Westminster Cathedral Choir School saga continues

It appears from reports in the national press that Cardinal Vincent Nichols and the diocese turned down two substantial donations that were offered to save the choir school, which is now said by some to be facing closure, at least as a school from which choristers are drawn. (The diocese denies that this is the case.) The first donation, offered by a choir school alumnus, which would have heavily subsidised all the choristers, was made in June 2019. The second offer of funds, which would come in the form of a bequest, stipulated the restoration of full-time (seven days a week) boarding instead of the reduced five days a week schedule as a pre-condition of the school receiving his multi-million-pound donation; but the diocese on behalf of the cardinal said they could not accept that.

Both former choristers and parents of former choristers are now airing their views in the national press. One criticism levelled at the current headmaster by a former headmaster, writing recently in The Tablet, was that the school had pursued size as a goal instead of remembering what it had been founded for.

The most recent revelations show that six current and former staff at the school have signed and been paid for Non-Disclosure Agreements (NDAs), a polite term for gagging clauses. It is believed that the former Master of Music may also have been paid to prevent him from speaking out in the aftermath of his departure in January. His silence has certainly been eloquent.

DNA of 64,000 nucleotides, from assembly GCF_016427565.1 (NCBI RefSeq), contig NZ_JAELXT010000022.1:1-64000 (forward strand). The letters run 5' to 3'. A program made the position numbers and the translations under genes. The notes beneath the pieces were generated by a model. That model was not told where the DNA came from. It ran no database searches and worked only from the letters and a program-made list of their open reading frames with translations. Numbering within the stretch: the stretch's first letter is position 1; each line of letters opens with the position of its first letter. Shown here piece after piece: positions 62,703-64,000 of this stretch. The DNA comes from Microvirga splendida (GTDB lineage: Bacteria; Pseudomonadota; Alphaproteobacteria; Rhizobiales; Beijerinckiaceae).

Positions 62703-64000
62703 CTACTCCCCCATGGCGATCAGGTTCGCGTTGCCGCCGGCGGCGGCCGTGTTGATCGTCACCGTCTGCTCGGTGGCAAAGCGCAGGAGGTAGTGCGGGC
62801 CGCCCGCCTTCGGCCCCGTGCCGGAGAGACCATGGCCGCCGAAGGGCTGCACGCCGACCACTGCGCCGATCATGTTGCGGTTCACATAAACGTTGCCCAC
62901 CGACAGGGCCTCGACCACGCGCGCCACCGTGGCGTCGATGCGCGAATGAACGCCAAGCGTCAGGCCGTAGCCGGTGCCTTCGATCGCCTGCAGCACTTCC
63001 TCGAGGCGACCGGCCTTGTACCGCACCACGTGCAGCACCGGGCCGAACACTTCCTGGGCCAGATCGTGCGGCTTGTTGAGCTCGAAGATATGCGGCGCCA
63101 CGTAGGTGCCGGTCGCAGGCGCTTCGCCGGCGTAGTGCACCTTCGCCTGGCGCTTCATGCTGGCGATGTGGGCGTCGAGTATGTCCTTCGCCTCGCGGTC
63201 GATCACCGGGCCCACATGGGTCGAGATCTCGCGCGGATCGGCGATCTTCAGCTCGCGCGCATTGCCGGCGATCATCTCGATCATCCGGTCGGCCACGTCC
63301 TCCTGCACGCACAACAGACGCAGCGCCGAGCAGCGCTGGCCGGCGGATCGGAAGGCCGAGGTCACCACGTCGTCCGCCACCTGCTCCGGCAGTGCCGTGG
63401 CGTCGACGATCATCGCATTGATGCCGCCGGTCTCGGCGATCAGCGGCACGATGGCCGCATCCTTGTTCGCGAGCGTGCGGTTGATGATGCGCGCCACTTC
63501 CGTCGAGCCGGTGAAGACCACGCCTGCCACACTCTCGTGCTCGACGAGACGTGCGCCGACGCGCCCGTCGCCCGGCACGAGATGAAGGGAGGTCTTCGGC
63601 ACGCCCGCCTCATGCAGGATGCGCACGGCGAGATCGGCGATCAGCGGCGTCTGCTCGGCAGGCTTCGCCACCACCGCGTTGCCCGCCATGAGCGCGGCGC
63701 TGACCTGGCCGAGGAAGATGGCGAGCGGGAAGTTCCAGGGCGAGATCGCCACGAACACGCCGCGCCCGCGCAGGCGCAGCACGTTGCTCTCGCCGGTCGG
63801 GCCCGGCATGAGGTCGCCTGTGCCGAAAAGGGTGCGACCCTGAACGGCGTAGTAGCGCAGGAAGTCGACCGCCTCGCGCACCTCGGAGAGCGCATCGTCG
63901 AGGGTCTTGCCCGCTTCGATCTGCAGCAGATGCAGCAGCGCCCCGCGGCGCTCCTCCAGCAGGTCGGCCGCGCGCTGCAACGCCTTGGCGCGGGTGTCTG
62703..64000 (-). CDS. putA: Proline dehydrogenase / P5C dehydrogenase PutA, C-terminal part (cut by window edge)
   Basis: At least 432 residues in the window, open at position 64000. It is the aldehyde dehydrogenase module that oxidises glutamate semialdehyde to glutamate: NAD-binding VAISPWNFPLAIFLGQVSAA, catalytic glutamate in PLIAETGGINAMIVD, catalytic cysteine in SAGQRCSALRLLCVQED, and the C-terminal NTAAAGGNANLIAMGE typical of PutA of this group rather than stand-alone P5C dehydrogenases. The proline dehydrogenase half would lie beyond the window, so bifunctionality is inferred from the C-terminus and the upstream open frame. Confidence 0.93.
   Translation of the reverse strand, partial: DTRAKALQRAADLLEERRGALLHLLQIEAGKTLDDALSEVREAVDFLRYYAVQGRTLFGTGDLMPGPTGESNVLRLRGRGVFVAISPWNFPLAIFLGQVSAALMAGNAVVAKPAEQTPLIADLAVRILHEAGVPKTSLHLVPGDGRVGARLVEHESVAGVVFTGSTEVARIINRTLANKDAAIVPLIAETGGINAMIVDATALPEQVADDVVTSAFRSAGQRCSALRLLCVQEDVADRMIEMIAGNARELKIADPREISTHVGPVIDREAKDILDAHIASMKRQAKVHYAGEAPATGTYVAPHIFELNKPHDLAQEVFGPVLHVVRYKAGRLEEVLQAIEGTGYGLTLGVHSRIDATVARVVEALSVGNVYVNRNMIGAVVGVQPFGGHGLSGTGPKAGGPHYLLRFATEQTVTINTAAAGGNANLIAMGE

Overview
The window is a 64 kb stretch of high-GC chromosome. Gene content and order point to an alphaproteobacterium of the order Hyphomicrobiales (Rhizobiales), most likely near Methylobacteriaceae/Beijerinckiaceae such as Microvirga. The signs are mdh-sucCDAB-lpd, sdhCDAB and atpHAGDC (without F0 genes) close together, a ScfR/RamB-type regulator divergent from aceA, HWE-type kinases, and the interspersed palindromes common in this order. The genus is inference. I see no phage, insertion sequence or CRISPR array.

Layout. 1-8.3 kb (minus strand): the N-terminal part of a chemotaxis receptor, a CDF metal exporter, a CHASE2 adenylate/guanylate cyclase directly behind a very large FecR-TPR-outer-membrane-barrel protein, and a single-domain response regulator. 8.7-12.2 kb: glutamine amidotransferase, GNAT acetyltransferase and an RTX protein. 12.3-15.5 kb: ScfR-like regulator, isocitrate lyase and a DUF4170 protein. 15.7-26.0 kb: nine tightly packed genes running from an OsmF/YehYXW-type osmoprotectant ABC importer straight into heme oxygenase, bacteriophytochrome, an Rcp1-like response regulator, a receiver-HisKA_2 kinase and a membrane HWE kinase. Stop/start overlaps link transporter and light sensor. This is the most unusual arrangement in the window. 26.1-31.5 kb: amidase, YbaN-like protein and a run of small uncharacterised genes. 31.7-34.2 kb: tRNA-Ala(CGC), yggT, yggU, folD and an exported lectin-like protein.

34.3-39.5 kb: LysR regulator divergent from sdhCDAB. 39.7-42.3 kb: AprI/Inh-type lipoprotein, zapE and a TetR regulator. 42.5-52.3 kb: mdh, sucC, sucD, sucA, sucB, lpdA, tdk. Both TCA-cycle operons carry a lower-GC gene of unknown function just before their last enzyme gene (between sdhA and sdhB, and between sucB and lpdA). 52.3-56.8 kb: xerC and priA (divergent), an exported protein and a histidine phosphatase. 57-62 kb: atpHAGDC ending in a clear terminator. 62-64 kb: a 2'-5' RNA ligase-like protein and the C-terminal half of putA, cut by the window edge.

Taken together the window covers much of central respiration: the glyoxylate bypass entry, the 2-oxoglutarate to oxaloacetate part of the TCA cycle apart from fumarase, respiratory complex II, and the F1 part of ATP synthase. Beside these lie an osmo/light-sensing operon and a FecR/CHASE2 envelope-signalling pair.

The diocese claims that requests for voice trials have gone up under the new reduced timetable, with seven new probationers in September 2019, a figure which they describe as the highest number for at least 12 years. They also state that the number of families living more than an hour away has been falling for a decade, and was only four families before the timetable change. With those families gone, it is difficult to see the rationale for retaining boarding at all, which fuels the fears of those who believe that the existence of this top-class class choir is under serious threat.

There does not seem to be an easy end in sight, nor indeed any kind of end as yet. Although the dateline for contributions to the strategic review of school and choir has now passed, there is still no sign of the results of the review being available, even though the affair continues to boil away on a daily basis in the national press.

Leave a Reply

Your email address will not be published. Required fields are marked *